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Which Instruments Can Detect Submaximal Physical and Functional Capacity in Patients With Chronic Nonspecific Back Pain? A Systematic Review

van der Meer, Suzan MSc*; Trippolini, Maurizio A. MSc†,‡; van der Palen, Job PhD*,§; Verhoeven, Jan MSc; Reneman, Michiel F. PhD

doi: 10.1097/01.brs.0000435028.50317.33
Epidemiology

Study Design. Systematic review.

Objective. To evaluate the validity of instruments that claim to detect submaximal capacity when maximal capacity is requested in patients with chronic nonspecific musculoskeletal pain.

Summary of Background Data. Several instruments have been developed to measure capacity in patients with chronic pain. The detection of submaximal capacity can have major implications for patients. The validity of these instruments has never been systematically reviewed.

Methods. A systematic literature search was performed including the following databases: Web of Knowledge (including PubMed and Cinahl), Scopus, and Cochrane. Two reviewers independently selected the articles based on the title and abstract according to the study selection criteria. Studies were included when they contained original data and when they objectified submaximal physical or functional capacity when maximal physical or functional capacity was requested. Two authors independently extracted data and rated the quality of the articles. The included studies were scored according to the subscales “Criterion Validity” and “Hypothesis Testing” of the COSMIN checklist. A Best Evidence Synthesis was performed.

Results. Seven studies were included, 5 of which used a reference standard for submaximal capacity. Three studies were of good methodological quality and validly detected submaximal capacity with specificity rates between 75% and 100%.

Conclusion. There is strong evidence that submaximal capacity can be detected in patients with chronic low back pain with a lumbar motion monitor or visual observations accompanying a functional capacity evaluation lifting test.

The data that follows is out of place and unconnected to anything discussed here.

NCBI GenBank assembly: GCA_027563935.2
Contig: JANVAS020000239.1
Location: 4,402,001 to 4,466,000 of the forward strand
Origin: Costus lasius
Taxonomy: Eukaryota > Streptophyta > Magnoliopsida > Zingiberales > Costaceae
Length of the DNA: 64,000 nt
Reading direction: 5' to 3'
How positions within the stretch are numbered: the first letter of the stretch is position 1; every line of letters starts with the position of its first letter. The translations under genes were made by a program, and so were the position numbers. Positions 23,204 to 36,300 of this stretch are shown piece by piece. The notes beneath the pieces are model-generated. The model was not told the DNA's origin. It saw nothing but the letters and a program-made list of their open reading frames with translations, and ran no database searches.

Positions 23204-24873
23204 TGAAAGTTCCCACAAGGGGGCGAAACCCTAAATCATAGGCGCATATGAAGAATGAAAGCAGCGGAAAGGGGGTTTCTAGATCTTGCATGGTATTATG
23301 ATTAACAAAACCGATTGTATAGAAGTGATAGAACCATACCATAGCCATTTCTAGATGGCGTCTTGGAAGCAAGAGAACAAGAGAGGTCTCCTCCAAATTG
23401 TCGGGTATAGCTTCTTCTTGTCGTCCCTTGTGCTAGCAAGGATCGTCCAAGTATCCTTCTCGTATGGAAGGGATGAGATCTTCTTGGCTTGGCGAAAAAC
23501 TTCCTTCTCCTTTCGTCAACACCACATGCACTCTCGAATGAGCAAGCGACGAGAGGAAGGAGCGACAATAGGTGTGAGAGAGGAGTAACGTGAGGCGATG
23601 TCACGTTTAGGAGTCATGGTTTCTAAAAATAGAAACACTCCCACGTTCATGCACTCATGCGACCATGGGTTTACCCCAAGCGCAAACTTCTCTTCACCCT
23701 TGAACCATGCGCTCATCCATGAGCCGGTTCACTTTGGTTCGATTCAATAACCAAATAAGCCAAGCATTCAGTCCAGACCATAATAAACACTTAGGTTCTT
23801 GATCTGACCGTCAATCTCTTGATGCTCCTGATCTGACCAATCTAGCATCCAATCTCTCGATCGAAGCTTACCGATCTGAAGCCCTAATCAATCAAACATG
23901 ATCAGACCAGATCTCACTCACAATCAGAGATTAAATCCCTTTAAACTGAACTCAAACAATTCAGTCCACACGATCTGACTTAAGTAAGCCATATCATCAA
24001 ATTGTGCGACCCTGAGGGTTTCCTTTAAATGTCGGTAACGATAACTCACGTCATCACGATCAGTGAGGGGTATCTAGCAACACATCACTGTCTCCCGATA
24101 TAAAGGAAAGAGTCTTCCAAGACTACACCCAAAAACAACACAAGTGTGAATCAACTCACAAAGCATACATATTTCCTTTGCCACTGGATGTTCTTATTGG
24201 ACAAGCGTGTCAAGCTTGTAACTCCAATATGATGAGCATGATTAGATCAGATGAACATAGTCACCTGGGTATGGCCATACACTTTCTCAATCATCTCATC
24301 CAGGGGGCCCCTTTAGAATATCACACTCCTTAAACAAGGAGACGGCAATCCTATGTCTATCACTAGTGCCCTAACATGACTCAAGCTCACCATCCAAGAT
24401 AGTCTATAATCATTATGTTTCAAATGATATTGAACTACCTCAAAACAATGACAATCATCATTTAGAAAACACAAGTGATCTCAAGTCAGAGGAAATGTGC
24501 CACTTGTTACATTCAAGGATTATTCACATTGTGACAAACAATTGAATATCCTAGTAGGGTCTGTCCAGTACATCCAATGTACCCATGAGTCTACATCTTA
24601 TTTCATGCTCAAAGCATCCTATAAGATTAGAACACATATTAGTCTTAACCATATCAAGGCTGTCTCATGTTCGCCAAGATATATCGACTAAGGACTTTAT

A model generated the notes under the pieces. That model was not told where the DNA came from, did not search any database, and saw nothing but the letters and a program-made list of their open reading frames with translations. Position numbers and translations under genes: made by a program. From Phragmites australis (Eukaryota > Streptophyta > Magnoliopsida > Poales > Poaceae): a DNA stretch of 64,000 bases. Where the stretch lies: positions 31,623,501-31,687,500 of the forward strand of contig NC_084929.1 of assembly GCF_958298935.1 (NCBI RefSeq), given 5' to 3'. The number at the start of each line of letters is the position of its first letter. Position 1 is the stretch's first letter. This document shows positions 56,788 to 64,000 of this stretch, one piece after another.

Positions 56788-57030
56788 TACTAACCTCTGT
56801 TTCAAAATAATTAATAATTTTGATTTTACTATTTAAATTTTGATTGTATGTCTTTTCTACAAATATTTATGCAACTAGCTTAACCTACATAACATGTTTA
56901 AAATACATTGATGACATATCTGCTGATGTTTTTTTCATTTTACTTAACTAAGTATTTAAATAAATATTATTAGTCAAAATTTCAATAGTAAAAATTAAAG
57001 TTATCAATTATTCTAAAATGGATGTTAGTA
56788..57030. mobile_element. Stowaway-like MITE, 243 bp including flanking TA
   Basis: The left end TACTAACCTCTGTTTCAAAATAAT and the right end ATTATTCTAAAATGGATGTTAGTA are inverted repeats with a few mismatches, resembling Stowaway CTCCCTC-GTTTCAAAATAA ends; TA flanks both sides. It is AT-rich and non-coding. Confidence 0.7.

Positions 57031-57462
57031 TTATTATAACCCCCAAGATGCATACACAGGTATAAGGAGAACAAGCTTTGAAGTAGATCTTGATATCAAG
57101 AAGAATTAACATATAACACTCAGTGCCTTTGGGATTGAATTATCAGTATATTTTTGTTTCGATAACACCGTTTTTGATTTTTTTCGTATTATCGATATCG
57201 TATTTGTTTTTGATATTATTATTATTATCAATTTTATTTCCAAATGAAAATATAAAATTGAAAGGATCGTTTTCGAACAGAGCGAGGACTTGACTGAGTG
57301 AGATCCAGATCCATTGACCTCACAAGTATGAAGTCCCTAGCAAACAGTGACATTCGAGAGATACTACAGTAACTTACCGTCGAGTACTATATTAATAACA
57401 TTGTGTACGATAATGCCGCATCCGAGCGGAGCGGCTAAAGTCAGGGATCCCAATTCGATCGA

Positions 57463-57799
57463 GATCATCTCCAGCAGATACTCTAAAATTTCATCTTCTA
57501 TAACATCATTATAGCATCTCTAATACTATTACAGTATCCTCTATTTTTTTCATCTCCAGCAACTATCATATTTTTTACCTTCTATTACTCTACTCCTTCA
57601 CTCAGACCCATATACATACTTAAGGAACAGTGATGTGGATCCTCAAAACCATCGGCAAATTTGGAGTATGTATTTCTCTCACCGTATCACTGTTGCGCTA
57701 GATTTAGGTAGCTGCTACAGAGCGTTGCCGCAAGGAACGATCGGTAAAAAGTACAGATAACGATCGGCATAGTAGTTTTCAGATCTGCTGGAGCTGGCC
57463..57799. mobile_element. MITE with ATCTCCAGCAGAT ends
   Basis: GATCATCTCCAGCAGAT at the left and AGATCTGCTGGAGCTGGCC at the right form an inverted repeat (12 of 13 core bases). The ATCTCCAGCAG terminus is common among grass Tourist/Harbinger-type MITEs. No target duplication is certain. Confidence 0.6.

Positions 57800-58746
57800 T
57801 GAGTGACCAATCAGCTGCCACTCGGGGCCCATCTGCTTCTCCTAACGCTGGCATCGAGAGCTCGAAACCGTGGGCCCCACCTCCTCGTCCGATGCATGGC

Level of Evidence: N/A

This systematic review evaluates the validity of instruments that claim to detect submaximal capacity when maximal capacity is requested in patients with chronic pain. Seven studies were included. Submaximal capacity can be detected in patients with chronic low back pain with a lumbar motion monitor or a functional capacity evaluation lifting test.

*Department of Research Methodology, Measurement and Data Analysis, University Twente, Enschede, the Netherlands;

Department of Rehabilitation Medicine, Center for Rehabilitation, University Medical Center Groningen, The Netherlands;

Department of Work Rehabilitation, Rehaklinik Bellikon, SUVA Care, Bellikon, Switzerland;

§Department of Epidemiology, Medisch Spectrum Twente, Enschede; and

Condite; Disability Management, Enschede, the Netherlands.

Address correspondence and reprint requests to Suzan van der Meer, MSc, University Twente, Drienerlolaan 5, 7522 NB Enschede, the Netherlands; E-mail: s.vandermeer@utwente.nl

Acknowledgment date: March 21, 2013. First revision date: May 29, 2013. Second revision date: August 22, 2013. Acceptance date: August 23, 2013.

The manuscript submitted does not contain information about medical device(s)/drug(s).

No funds were received in support of this work.

No relevant financial activities outside the submitted work.

© 2013 by Lippincott Williams & Wilkins